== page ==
Use that to answer this question! Talk about how the company can help you achieve your goals or how your vision/goals align with the company's goals. You can also add what work of theirs impressed or fascinated you. If they have published research work, talk about what aspects you liked about it. If you have friends within the company, you can talk about how you heard about the company's culture and ethics and how you would want to be a part of it.
However, don't go overboard with the praises and make it come across as fake (should you choose to fake it till you make it).
Tell me about a time you overcame a challenge.This is the most perfect opportunity you can find to demonstrate your skills through a story. Use the STAR method we spoke about earlier to give an added punch to your answer.
SituationTalk about a situation you faced in your previous job or in college. Did you ever work with super tight deadlines? Brownie points if it's a team project.
TaskHow were you responsible for the project? What was your role in the story?
ActionWhat measures did you (specifically) take to ensure that your project met the deadline? How did you make a difference?
ResultFinish with the resulting outcome. Now ideally your story should end positively, however if it didn't have a positive outcome talk about the lesson you learnt in the process.
Will you be able to work overtime or relocate should we ask you to?This is a very tricky answer with no "correct" answer. But our advice would be to answer truthfully and not say 'yes' to simply please your employers. Answer 'Yes', 'No' or even 'Maybe' based completely on your preferences and your situation. Just be sure to back up your answers with legitimate reasons.
What are your Salary expectations?Another very important but very tricky question that you will be asked. And there is no doubt about this, at some point you will have to discuss your salary expectations with your future employers. These are the ways you go about this conversation:
- You can ask your interviewer what their budget is and what they would be willing to offer you, to better understand the situation.
- Take into account your living expenses, any other financial goals of yours before you agree to anything.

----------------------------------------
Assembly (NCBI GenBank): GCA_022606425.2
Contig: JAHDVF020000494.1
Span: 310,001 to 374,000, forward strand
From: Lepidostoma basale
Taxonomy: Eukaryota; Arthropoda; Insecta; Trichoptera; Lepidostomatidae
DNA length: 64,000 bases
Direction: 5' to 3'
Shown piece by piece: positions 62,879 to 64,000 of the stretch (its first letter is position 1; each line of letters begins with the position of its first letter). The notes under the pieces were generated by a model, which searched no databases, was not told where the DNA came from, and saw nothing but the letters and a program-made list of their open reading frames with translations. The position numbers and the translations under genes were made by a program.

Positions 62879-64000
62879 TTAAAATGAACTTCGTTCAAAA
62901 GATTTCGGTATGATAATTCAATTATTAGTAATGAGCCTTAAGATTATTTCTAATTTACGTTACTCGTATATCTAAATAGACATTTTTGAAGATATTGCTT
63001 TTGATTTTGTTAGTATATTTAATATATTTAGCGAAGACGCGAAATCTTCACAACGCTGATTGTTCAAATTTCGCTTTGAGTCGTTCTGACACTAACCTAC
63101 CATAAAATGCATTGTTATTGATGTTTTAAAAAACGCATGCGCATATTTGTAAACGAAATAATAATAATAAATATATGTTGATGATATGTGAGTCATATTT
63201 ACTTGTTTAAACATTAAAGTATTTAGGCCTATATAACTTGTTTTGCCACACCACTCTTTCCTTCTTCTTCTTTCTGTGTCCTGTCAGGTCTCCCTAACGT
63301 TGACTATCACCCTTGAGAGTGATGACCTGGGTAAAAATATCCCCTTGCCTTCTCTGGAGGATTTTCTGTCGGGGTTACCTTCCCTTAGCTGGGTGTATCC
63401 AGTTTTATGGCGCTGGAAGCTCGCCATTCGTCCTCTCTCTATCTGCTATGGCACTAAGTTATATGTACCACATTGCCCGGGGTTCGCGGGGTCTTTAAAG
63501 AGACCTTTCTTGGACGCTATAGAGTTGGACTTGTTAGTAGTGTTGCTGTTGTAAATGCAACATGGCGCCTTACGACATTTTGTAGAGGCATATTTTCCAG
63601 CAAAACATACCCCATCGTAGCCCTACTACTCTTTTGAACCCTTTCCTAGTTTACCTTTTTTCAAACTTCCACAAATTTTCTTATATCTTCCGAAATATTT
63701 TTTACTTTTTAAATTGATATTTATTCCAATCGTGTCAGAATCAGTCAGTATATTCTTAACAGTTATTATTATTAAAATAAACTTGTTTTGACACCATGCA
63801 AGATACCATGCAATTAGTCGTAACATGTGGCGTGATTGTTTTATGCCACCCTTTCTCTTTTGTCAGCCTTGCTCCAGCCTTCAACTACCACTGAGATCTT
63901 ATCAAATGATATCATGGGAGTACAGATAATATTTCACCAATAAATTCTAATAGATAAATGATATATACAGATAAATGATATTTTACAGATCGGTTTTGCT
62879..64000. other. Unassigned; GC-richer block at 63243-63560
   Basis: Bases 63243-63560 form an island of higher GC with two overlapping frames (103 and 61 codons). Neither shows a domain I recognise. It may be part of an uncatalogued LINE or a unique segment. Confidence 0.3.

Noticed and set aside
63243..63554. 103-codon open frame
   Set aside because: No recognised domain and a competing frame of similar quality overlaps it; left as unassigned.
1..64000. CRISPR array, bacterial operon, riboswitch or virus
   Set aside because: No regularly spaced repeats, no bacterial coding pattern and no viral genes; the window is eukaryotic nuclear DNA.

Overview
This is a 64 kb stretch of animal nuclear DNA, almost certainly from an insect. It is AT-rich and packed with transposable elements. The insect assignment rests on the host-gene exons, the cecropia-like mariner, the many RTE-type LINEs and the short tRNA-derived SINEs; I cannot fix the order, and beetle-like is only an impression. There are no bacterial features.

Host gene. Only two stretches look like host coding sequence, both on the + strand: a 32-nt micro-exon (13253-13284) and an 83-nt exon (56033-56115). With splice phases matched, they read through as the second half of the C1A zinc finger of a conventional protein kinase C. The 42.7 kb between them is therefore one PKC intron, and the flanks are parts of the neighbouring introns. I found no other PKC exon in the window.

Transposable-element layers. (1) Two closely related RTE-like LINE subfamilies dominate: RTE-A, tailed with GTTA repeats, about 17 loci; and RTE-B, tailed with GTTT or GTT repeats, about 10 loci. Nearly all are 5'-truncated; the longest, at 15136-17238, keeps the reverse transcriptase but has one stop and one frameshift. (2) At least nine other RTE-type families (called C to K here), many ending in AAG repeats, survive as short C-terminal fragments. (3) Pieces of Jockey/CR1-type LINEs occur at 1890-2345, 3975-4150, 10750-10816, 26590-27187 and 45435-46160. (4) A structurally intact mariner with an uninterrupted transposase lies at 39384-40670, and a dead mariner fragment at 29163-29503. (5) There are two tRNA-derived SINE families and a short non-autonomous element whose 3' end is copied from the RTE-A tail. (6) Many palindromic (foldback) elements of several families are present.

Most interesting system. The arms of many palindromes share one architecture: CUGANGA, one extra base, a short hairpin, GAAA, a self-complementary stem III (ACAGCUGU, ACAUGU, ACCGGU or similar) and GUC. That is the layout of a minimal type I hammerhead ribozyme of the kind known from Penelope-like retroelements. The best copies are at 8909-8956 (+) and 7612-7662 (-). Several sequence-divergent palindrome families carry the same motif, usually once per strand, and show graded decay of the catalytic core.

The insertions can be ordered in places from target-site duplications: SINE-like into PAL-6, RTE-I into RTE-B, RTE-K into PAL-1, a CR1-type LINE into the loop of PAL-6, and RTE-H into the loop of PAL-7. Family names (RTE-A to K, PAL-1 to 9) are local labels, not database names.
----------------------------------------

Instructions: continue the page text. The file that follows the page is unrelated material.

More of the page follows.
- Don't just quote a random figure, take into account your experience, how much the average person in your field makes, etc. If you have any other invaluable qualities then take that into account as well.
This is a difficult situation to navigate, especially if you aren't used to talking about compensation or money in general. But you have to remember that you are a hundred percent within your rights to ask for a fair salary that meets your needs.You should be covered with the above questions, but go the extra mile to prepare for any unconventional interview questions the interviewer could ask you. You'll thank yourself later!
Types of InterviewsDepending on the company you apply for, there is a set pattern for the way interviews are conducted. These are possible types of rounds you could have during the entire interview process:
Personal InterviewYour personal interview concerns all things you! You can expect questions about your life, your past career experiences, projects you might have worked on, the skills or tools you've picked up and so on and so forth. In the previous section, we have covered the different types of questions you could be asked.
Group DiscussionIn places where multiple candidates are interviewed for the same role, they hold group discussion rounds to test public speaking skills, confidence, general knowledge, and other soft skills. If the group discussion is domain-specific, they would also be looking out for your subject matter expertise.
Technical RoundThis is also carried out one-to-one or sometimes in larger organisations, an entire panel of interviewers take interviews. In the technical interview, they will purely test your domain knowledge in a particular subject. So be sure to prepare relevant subjects before your interview. If your field of choice requires domain expertise, you will not get the job without it.
There are other interview rounds as well, but these three are the most commonly occurring ones. In either case, remember to centre your answers around the company and their needs along with small anecdotes about yourself.
Final Thoughts (and tips)
Interviews might feel really stressful for you, but with a little bit of experience you will come to realise that interviews aren't something to break your head over. Just be confident in yourself and your skills, the rest will play itself out.
Some parting advice and interview tips to leave you people with - get a full night's rest before your interview and don't forget to smile at your interviewer!
If you think these can help you crack your interview and want to learn more about perfecting your interview skills through mock interviews, resume building workshops and more, check out our Placement Plus Program!
Then consider this article your holy grail and keep reading to find out just how to ace job interviews with ease.